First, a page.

House Speaker John Boehner said he is "nudging" former Florida Gov. Jeb Bush to run for president and he wants to take up immigration reform legislation in small pieces, starting first with border security.

Boehner made the remarks at the San Antonio Chamber of Commerce during a question-and-answer session with the editor of Texas Tribune.

Boehner, when asked whether the House would take up immigration reform this year, said it would depend on whether he can "bring my members along," and he acknowledged that one group of GOP lawmakers has no interest in taking up the issue during an election year.

"There are some members of my party that just do not want to deal with this," Boehner said. "It’s no secret. But I do believe the vast majority of members of our party do want to deal with this, and they want to deal with this honestly, openly and fairly."

Boehner said if the House is able to move on immigration reform, he won’t take up the Senate bill or mimic the massive comprehensive measure passed by that chamber.

Instead, he wants to take up between four and six different “bite-sized” bills, starting with a border security measure, and debate them over a period of weeks or months.

“When you break them down into smaller chunks,” Boehner said, “you end up with less opposition.”

Boehner, when asked whether he would move a bill that includes a pathway to citizenship for those who are here illegally, said he would look to the people who have achieved citizenship legitimately, by waiting in line for years and going through the process legally.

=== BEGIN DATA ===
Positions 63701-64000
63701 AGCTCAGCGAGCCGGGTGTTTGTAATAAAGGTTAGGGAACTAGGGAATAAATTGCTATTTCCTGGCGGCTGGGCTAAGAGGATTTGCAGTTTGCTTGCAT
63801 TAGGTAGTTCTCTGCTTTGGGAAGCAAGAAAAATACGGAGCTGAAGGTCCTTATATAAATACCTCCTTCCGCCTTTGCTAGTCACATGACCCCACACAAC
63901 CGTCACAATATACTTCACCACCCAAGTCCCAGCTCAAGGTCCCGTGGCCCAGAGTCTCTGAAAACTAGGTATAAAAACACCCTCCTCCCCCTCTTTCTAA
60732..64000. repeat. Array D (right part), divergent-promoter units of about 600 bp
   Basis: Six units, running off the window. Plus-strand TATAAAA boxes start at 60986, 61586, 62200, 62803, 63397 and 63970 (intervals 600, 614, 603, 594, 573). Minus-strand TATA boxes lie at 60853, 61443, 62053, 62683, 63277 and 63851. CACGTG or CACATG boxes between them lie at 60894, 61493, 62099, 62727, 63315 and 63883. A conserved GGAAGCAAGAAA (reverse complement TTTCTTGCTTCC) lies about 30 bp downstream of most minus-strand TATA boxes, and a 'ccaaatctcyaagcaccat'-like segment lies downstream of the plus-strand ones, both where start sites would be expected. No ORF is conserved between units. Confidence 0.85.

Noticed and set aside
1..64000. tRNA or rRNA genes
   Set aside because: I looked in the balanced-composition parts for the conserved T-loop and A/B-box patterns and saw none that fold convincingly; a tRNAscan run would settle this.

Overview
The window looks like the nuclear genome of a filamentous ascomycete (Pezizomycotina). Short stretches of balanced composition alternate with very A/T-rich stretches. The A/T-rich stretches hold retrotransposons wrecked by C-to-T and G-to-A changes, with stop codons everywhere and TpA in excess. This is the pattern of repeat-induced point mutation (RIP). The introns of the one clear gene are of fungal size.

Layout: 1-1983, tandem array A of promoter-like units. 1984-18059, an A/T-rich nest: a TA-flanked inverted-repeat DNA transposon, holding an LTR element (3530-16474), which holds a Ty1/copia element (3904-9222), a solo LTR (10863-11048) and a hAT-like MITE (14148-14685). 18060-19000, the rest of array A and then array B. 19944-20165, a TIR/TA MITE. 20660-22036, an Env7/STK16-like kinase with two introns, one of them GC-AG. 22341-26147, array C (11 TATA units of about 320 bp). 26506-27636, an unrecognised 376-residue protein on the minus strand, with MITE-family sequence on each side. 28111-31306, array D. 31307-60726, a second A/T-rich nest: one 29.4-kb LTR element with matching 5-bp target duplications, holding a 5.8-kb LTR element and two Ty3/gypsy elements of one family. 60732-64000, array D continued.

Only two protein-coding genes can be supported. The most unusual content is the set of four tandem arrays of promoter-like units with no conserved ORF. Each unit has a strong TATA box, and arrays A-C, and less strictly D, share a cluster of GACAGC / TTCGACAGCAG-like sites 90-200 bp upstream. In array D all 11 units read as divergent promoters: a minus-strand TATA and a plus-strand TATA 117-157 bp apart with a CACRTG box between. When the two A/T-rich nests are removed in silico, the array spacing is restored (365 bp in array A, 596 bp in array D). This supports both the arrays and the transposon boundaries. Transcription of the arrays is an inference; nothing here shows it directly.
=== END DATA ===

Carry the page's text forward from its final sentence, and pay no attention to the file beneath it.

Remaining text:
“They are the people that I will look to,” Boehner said. “Because whatever it is we agree on has to pass the straight-faced test,” Boehner said. “How do the people who did this the hard way, how do they feel about the process?”

Other immigration reform provisions under consideration include an increase in visas for high-skilled and low-skilled workers and the creation of a guest worker program.

Boehner blamed President Obama for the GOP pushback against an immigration reform bill, saying Obama's decision to use executive action to circumvent Congress has broken down the trust between Republicans and the White House.

Boehner pointed to the dozens of changes Obama has made to the health care law for reasons many believe are related to lessening the blow of the new law in the months ahead of the critical midterm election.

“I do think we are getting closer on the policy side, in terms of how to deal with [immigration],” Boehner said. “The problem we’ve got is the president has to demonstrate that we can trust him.”

Boehner said he was “looking forward” to running for House speaker again in January and said he has a “very good” relationship with his colleagues, including the ones who disagree with him.

“I’m running for re-election,” Boehner said. “I expect I will be speaker.”

But he would not guarantee serving out his full term.

“I can’t predict what will happen,” Boehner said, noting that he is 65 years old.

“I’m living on borrowed time,” Boehner joked.

He said it was “way too early” to pick a top GOP presidential candidate. “We’ve got a lot of good candidates out there, and yes, Jeb Bush is my friend, I think he’d make a great president. And I’ve been nudging him for some time.”